"The PRC's [Communist China's] long-term goal," the Pentagon wrote in 2020, "is to create an entirely self-reliant defense-industrial sector—fused with a strong civilian industrial and technology sector—that can meet the PLA's needs for modern military capabilities."
While China has been relentlessly pursuing self-reliance when it comes to raw materials -- especially strategic ones such as titanium, tungsten and cobalt, which are used in the defense industry -- the US for the past several decades has been selling off huge chunks of the strategic minerals stockpile to the extent that the National Defense Stockpile is reportedly reaching insolvency.
The National Defense Stockpile was established during World War II to ensure that the US military had critical materials necessary for its national defense, including titanium, tungsten, aluminum, and cobalt, especially in the event of a supply chain disruption. The stockpile is managed by the Defense Logistics Agency. According to Defense News:
"The stockpile was valued at nearly $42 billion in today's dollars at its peak during the beginning of the Cold War in 1952. That value has plummeted to $888 million as of last year following decades of congressionally authorized sell-offs to private sector customers. Lawmakers anticipate the stockpile will become insolvent by FY25."
In a bipartisan letter signed by Rep. Seth Moulton (D-Mass) and seven other members of Congress, it was pointed out how the US abandoned all caution, mindlessly selling off critical and strategic minerals:
"In the past three decades after the Cold War, Congress has authorized the sell-off of the majority of the NDS's stockpiled materials. This has lowered the total value of the stockpiled inventory from $9.6 billion in 1989 ($21.9 billion adjusted for inflation) to $888 million in 2021. These Congressionally mandated sell-offs included: 30000 short tons of titanium, a material used for building military airframes... 76 million pounds of tungsten ores and concentrates, over 2 million pounds of tantalum...62881 short tons of aluminum, 26 million pounds of cobalt, 125138 long tons of rubber, and other stockpiled materials... And numerous other sell-offs whose receipts were deposited into the general treasury fund. The NDS is no longer capable of covering the Department of Defense's needs for the vast majority of identified materials in the event of a supply chain disruption. Furthermore, the Department of Defense has found that the NDS Transaction Fund is approaching fiscal insolvency by FY25."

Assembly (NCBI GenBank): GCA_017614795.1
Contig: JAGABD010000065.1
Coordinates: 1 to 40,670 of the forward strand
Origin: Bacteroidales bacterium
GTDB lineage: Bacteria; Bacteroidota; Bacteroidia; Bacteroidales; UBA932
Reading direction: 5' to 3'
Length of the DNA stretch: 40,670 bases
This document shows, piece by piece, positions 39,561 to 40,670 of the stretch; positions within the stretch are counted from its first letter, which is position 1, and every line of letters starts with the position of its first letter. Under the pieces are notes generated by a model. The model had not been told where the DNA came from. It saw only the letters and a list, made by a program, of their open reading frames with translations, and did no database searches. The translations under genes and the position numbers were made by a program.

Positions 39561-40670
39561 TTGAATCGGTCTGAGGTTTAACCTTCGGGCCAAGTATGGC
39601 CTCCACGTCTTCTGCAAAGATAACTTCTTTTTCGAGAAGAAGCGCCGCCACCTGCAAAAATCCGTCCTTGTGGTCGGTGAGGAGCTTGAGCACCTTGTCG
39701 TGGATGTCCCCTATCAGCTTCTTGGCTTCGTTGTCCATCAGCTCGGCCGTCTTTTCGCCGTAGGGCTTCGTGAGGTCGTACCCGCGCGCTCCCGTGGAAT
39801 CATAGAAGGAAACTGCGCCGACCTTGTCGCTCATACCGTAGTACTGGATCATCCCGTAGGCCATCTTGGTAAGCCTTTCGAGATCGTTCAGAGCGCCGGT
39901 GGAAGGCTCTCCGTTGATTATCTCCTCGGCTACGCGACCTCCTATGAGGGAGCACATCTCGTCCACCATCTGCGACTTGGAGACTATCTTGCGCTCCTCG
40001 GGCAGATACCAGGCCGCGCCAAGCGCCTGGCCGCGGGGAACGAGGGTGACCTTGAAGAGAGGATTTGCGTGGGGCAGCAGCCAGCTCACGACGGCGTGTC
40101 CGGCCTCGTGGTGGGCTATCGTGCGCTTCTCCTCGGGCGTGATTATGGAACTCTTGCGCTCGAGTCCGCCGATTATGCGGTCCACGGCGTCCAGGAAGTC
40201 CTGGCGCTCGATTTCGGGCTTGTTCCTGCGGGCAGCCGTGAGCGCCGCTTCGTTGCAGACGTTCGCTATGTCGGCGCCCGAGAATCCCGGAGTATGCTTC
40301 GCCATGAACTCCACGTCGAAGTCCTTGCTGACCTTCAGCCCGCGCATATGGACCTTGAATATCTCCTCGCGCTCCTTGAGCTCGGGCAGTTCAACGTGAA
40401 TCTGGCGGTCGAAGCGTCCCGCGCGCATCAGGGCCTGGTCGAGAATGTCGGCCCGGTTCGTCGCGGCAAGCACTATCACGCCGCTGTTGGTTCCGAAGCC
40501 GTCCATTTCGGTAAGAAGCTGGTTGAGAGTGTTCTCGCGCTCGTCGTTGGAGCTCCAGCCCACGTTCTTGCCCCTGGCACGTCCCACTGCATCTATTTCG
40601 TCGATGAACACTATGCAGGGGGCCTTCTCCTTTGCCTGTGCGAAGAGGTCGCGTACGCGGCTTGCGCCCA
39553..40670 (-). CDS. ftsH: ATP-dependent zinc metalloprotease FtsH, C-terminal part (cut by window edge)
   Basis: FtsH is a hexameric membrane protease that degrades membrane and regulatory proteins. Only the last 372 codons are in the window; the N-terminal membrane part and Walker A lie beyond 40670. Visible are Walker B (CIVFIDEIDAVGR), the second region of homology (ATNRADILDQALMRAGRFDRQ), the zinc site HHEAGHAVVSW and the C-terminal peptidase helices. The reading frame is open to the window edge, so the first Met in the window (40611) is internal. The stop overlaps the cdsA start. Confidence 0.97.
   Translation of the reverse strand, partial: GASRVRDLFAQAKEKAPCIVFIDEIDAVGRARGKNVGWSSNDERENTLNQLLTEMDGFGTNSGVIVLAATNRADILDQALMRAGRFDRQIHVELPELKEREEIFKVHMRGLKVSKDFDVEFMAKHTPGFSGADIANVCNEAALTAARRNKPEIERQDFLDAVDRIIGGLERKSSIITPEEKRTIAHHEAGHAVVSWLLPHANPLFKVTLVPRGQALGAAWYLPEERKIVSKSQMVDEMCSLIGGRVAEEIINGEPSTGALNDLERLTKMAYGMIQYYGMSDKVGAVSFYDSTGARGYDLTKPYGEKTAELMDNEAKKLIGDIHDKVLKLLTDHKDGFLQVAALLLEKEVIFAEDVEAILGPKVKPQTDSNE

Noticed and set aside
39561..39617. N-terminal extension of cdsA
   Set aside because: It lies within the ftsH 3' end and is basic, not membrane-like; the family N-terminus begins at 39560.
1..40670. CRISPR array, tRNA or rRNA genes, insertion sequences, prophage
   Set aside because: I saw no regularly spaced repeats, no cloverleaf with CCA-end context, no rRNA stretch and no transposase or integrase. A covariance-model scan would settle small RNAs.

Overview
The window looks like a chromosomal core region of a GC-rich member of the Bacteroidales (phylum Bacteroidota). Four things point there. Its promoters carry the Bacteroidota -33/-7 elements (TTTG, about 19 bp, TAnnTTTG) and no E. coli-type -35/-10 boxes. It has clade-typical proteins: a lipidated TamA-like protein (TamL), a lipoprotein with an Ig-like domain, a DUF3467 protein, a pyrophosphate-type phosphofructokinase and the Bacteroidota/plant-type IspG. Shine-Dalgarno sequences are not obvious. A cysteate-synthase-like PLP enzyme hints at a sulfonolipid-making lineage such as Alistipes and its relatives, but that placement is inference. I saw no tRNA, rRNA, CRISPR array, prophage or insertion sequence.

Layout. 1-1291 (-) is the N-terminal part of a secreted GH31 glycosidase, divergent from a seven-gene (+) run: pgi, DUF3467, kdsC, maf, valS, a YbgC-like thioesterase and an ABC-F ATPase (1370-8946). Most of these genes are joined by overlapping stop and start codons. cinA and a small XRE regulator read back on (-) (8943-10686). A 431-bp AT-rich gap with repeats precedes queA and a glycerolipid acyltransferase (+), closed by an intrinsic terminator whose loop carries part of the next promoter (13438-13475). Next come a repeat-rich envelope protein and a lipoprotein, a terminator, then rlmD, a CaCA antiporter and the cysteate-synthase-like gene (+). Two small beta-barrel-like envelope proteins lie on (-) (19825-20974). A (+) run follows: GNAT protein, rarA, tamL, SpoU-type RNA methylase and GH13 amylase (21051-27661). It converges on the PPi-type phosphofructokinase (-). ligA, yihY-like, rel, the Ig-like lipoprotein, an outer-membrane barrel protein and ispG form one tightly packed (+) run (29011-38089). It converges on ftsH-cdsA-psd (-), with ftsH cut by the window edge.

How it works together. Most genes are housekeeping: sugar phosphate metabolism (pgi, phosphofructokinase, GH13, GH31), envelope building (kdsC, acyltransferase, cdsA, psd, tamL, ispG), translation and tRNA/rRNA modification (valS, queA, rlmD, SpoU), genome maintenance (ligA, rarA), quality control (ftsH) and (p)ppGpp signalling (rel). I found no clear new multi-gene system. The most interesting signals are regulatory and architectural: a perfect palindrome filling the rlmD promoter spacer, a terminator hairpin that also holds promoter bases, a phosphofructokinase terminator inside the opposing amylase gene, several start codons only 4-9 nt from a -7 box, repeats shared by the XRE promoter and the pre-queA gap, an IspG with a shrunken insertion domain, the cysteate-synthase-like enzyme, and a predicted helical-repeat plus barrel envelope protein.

"It was just ignorance on our part that we allowed that to happen," Rep. Tim Burchett, R-Tenn. said. "I don't see any other reason for it."
By comparison, China, as of 2020, was the world's third-largest exporter of titanium, while the US was the number one destination for the Chinese titanium exports. Similarly, China exports a large quantity of tungsten to the United States. When it comes to cobalt, in 2021 the Democratic Republic of Congo accounted for 70% of the world's total output of cobalt, but with Chinese investors controlling a similar proportion of the cobalt production, according to The Wall Street Journal. It is China's growing influence in Africa, especially through its Belt and Road Initiative, the global infrastructure and economic development project that the Chinese Communist Party launched in 2013, that has helped China achieve such near monopolies when it comes to precious resources and raw materials.